Washington Post Poll Reveals Deep Dissatisfaction

Three of four Americans believe that the country is on the "wrong track" according to a new Washington Post-ABC Poll.

In addition, only 28% of the American people believe that Congress is doing a good job with 33% giving the President a passing grade. Democrats as a party are graded slightly higher than Republicans in Congress.

Overall, there is little for the GOP to cheer about in this poll. Only 29% of respondents identify themselves as Republicans with 35% seeing themselves as Democrats. On every major issue - from the economy to Iraq, to terrorism to health care - the Democrats are seen as being able to do a better job of handling the government. Nearly 70% of respondents believe we will be in a recession next year with 65% seeing the economy doing poorly at the present time.

While these numbers might indicate an anti-incumbent mood rather than an anti-GOP trend, there are two poll questions that reveal a surprising turn to the left by the electorate.

The first question has to do with people's view of government; do they want a small government with fewer services or a larger government with more services?

While conservatives still outpoll liberals 32%-25%, 44% of the American people now want a larger government offering more services with 50% desiring smaller government. This is way down from election day 2004 when 61% of the people desired smaller government and only 34% wanted it larger.

The second surprise was the question of who should be in charge of Congress after next year's election. Fifty four percent said Democrats while only 36% thought the GOP should rule.

As far as the horse race for the nomination, the Post sees the GOP race still wide open:

Former New York City mayor Rudolph W. Giuliani maintains a double-digit lead over his main rivals, but most of his supporters back his candidacy only "somewhat," and he has yet to gain momentum among key primary voting groups or to distinguish himself as the best candidate for the party.

Adding to the murkiness of the picture is that Republicans continue to be less satisfied with their candidate options than Democrats are with theirs. In the new poll, a third of Republicans and Republican-leaning independents said they would vote for Giuliani if their state's primary or caucus were held today. That puts him 14 percentage points ahead of Sen. John McCain (Ariz.) and 17 points ahead of former senator Fred D. Thompson (Tenn.).

Eleven percent said they would vote for former Massachusetts governor Mitt Romney, and 9 percent support former Arkansas governor Mike Huckabee.
On the Democratic side, Hillary Clinton is still far ahead of Barack Obama 49%-26% with John Edwards at 12%.
 
Polls are snapshots of what the electorate is thinking at the time. There is nothing pretty about this picture for the GOP and it shows that the Republicans have a lot of work to do over the next year if they expect to avoid an disaster in 2008.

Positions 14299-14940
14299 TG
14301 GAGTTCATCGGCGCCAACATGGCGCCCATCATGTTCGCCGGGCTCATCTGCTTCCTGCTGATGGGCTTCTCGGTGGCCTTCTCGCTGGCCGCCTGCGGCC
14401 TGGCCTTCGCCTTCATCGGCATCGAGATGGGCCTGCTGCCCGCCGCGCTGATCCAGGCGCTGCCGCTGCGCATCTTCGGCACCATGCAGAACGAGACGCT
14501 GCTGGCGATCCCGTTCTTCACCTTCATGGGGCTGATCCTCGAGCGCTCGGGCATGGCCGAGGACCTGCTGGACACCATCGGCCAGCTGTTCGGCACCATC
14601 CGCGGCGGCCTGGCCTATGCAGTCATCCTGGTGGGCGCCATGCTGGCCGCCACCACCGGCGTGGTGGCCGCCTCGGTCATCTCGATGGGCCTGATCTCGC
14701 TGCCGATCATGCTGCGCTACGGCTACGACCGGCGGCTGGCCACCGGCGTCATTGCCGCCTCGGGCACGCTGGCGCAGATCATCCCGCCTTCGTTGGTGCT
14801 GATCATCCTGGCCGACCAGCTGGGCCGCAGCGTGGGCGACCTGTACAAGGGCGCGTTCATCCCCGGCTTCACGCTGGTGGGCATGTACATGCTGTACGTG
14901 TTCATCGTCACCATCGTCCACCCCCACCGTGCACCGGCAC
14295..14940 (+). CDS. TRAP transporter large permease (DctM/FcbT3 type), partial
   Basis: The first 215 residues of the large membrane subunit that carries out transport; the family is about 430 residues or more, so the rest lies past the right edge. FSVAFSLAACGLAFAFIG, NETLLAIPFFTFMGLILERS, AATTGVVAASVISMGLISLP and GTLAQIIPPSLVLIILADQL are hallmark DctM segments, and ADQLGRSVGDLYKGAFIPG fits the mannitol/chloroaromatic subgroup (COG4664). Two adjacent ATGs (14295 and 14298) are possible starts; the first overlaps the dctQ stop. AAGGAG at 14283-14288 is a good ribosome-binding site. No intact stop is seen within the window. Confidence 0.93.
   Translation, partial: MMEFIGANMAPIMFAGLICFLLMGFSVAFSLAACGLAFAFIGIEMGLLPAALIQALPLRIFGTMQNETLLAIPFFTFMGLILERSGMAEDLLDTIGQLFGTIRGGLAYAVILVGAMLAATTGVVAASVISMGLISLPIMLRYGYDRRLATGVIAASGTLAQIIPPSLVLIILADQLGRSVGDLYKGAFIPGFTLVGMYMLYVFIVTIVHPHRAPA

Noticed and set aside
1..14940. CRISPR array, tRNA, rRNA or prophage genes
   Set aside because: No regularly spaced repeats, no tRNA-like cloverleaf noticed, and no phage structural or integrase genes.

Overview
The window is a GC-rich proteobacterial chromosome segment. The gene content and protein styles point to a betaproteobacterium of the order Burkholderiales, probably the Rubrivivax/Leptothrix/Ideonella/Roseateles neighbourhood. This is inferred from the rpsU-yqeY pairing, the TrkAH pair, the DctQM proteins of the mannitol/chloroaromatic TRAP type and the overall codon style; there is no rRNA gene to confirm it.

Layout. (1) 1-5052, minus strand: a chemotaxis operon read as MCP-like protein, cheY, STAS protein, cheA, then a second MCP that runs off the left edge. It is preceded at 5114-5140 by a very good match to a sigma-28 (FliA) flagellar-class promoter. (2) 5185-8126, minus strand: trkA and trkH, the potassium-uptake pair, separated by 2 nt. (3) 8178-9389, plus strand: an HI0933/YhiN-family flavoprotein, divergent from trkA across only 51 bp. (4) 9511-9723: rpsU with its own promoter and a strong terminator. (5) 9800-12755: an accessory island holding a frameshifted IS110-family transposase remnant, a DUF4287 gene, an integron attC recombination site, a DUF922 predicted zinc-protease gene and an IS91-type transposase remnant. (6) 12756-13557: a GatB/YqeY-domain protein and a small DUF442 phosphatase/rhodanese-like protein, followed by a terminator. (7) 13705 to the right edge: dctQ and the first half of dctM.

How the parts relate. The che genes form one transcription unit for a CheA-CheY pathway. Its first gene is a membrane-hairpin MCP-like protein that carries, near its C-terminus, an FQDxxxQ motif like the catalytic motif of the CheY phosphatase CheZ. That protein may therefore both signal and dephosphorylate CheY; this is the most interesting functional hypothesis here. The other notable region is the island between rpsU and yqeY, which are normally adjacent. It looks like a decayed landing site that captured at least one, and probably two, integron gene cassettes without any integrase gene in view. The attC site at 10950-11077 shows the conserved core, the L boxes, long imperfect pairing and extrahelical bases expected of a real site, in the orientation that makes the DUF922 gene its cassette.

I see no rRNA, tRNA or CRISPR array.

Three of four Americans believe that the country is on the "wrong track" according to a new Washington Post-ABC Poll.

In addition, only 28% of the American people believe that Congress is doing a good job with 33% giving the President a passing grade. Democrats as a party are graded slightly higher than Republicans in Congress.

Overall, there is little for the GOP to cheer about in this poll. Only 29% of respondents identify themselves as Republicans with 35% seeing themselves as Democrats. On every major issue - from the economy to Iraq, to terrorism to health care - the Democrats are seen as being able to do a better job of handling the government. Nearly 70% of respondents believe we will be in a recession next year with 65% seeing the economy doing poorly at the present time.

While these numbers might indicate an anti-incumbent mood rather than an anti-GOP trend, there are two poll questions that reveal a surprising turn to the left by the electorate.

The first question has to do with people's view of government; do they want a small government with fewer services or a larger government with more services?

While conservatives still outpoll liberals 32%-25%, 44% of the American people now want a larger government offering more services with 50% desiring smaller government. This is way down from election day 2004 when 61% of the people desired smaller government and only 34% wanted it larger.

The second surprise was the question of who should be in charge of Congress after next year's election. Fifty four percent said Democrats while only 36% thought the GOP should rule.

As far as the horse race for the nomination, the Post sees the GOP race still wide open:

Former New York City mayor Rudolph W. Giuliani maintains a double-digit lead over his main rivals, but most of his supporters back his candidacy only "somewhat," and he has yet to gain momentum among key primary voting groups or to distinguish himself as the best candidate for the party.

Adding to the murkiness of the picture is that Republicans continue to be less satisfied with their candidate options than Democrats are with theirs. In the new poll, a third of Republicans and Republican-leaning independents said they would vote for Giuliani if their state's primary or caucus were held today. That puts him 14 percentage points ahead of Sen. John McCain (Ariz.) and 17 points ahead of former senator Fred D. Thompson (Tenn.).

Eleven percent said they would vote for former Massachusetts governor Mitt Romney, and 9 percent support former Arkansas governor Mike Huckabee.
On the Democratic side, Hillary Clinton is still far ahead of Barack Obama 49%-26% with John Edwards at 12%.
 
Polls are snapshots of what the electorate is thinking at the time. There is nothing pretty about this picture for the GOP and it shows that the Republicans have a lot of work to do over the next year if they expect to avoid an disaster in 2008.